Location

La Jolla, CA

Start Date

1-1-1998 12:00 AM

Description

This paper presents a progress report on the development of model-based methodology to estimate Nondestructive Evaluation (NDE) capability. Previous work on this project was reported in Meeker et al. [3, 4]. The methodology uses combinations of physical modeling of an inspection process, along with laboratory and production data, to estimate Nondestructive Evaluation (NDE) capability. The methodology is based on a physical/statistical prediction model and will be used to predict NDE capability in terms of Probability of Detection (POD), Probability of False Alarm (PFA), Probability of Indication (POI) and Receiver Operating Characteristic (ROC) curves. The physical model explains and allow predictions for the effects of making changes to the inspection setup (e.g. transducer properties and scan increment). The statistical/empirical model will quantify unexplained variability, adjust for potential model bias, and provide a means for obtaining corresponding uncertainty intervals. The work has been motivated by the need for methods to predict ultrasonic (UT) inspection POD for detecting hard-alpha and other subsurface flaws in titanium using gated peak detection. This is a challenging problem because the inspection must detect very complex subsurface flaws in the presence of significant “material” noise. The underlying framework of the methodology should, however, be general enough to apply to other NDE methods. This paper describes recent work based on application of the new methodology to the detection of synthetic hard alpha flaws in titanium alloys. In particular we describe and illustrate methods to assess the effect that changes in scan plans and gate width will have on POD.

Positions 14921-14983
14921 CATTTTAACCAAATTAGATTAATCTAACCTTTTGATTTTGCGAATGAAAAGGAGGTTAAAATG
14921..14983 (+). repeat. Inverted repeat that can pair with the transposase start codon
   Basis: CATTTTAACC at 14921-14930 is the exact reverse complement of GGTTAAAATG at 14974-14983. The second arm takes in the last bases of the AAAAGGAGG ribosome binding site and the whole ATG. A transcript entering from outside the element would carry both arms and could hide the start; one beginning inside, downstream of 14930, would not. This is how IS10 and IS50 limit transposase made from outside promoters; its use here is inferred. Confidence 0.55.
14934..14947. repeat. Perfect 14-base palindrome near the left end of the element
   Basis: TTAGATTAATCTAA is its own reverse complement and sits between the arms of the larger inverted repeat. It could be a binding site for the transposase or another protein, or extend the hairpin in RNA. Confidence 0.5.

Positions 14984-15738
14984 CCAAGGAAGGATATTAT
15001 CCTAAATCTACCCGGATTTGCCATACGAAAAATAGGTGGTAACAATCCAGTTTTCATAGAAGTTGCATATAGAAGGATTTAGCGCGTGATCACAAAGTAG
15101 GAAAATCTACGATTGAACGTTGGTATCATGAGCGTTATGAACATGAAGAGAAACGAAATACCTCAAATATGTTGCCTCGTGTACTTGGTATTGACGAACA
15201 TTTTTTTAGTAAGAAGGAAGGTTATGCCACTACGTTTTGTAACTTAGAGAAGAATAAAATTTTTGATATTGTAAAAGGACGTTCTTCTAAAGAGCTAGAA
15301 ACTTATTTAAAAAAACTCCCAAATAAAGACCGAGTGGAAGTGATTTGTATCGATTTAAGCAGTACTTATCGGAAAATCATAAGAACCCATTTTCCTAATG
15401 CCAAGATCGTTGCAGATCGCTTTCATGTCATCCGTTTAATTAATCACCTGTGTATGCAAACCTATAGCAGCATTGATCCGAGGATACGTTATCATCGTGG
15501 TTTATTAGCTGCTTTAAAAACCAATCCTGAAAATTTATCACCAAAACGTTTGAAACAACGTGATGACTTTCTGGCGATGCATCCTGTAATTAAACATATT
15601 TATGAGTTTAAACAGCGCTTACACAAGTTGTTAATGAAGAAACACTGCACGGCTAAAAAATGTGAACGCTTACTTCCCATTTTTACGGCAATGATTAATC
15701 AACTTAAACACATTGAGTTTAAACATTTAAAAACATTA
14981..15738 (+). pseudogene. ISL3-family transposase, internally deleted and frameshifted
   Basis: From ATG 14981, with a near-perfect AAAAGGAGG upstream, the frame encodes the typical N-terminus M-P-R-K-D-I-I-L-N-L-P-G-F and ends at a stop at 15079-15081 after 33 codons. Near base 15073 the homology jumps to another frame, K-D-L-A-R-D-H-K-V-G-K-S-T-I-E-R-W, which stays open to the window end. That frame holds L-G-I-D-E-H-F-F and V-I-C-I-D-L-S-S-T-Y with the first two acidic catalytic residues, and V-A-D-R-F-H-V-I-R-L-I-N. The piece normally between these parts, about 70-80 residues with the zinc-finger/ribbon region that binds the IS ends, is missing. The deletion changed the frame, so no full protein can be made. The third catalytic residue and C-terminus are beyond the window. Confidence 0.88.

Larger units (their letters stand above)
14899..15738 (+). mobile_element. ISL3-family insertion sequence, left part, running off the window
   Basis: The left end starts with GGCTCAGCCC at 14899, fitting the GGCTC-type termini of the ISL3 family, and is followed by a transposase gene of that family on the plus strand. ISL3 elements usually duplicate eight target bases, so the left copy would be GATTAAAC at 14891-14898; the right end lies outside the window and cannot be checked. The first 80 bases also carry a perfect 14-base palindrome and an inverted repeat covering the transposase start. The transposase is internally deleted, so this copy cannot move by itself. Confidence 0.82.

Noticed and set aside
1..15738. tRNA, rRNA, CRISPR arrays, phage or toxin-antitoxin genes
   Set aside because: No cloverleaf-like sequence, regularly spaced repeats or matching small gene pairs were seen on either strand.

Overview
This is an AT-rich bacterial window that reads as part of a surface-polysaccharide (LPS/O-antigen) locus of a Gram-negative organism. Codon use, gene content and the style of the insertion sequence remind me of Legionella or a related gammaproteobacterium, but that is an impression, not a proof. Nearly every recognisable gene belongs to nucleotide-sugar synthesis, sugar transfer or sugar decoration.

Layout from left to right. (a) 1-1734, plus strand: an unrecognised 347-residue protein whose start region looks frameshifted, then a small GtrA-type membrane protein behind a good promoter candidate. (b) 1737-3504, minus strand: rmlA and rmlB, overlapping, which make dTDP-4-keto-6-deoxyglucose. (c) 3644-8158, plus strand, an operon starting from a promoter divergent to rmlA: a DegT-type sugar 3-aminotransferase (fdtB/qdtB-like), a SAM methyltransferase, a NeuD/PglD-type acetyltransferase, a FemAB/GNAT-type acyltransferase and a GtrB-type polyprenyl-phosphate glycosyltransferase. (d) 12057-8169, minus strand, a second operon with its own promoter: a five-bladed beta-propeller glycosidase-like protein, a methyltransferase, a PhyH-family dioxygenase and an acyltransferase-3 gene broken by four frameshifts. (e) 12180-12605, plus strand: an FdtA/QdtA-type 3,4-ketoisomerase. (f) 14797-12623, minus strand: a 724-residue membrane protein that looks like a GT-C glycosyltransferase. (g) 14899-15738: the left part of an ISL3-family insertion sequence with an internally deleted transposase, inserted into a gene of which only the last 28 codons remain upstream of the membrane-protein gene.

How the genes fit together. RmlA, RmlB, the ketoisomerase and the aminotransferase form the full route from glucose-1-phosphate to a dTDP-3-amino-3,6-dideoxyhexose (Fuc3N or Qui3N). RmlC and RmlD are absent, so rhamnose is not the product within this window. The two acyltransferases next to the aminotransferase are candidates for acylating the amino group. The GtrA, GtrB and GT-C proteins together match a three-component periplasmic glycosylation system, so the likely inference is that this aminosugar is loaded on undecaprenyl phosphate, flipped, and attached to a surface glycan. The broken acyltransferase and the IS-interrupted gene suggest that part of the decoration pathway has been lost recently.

Book Title

Review of Progress in Quantitative Nondestructive Evaluation

Volume

17B

Chapter

Chapter 8: Systems, Reliability, Training

Section

System Reliability

Pages

2061-2068

DOI

10.1007/978-1-4615-5339-7_267

Language

en

File Format

application/pdf

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Jan 1st, 12:00 AM

Improved Methodology for Inspection Reliability Assessment for Detecting Synthetic Hard Alpha Inclusions in Titanium

La Jolla, CA

This paper presents a progress report on the development of model-based methodology to estimate Nondestructive Evaluation (NDE) capability. Previous work on this project was reported in Meeker et al. [3, 4]. The methodology uses combinations of physical modeling of an inspection process, along with laboratory and production data, to estimate Nondestructive Evaluation (NDE) capability. The methodology is based on a physical/statistical prediction model and will be used to predict NDE capability in terms of Probability of Detection (POD), Probability of False Alarm (PFA), Probability of Indication (POI) and Receiver Operating Characteristic (ROC) curves. The physical model explains and allow predictions for the effects of making changes to the inspection setup (e.g. transducer properties and scan increment). The statistical/empirical model will quantify unexplained variability, adjust for potential model bias, and provide a means for obtaining corresponding uncertainty intervals. The work has been motivated by the need for methods to predict ultrasonic (UT) inspection POD for detecting hard-alpha and other subsurface flaws in titanium using gated peak detection. This is a challenging problem because the inspection must detect very complex subsurface flaws in the presence of significant “material” noise. The underlying framework of the methodology should, however, be general enough to apply to other NDE methods. This paper describes recent work based on application of the new methodology to the detection of synthetic hard alpha flaws in titanium alloys. In particular we describe and illustrate methods to assess the effect that changes in scan plans and gate width will have on POD.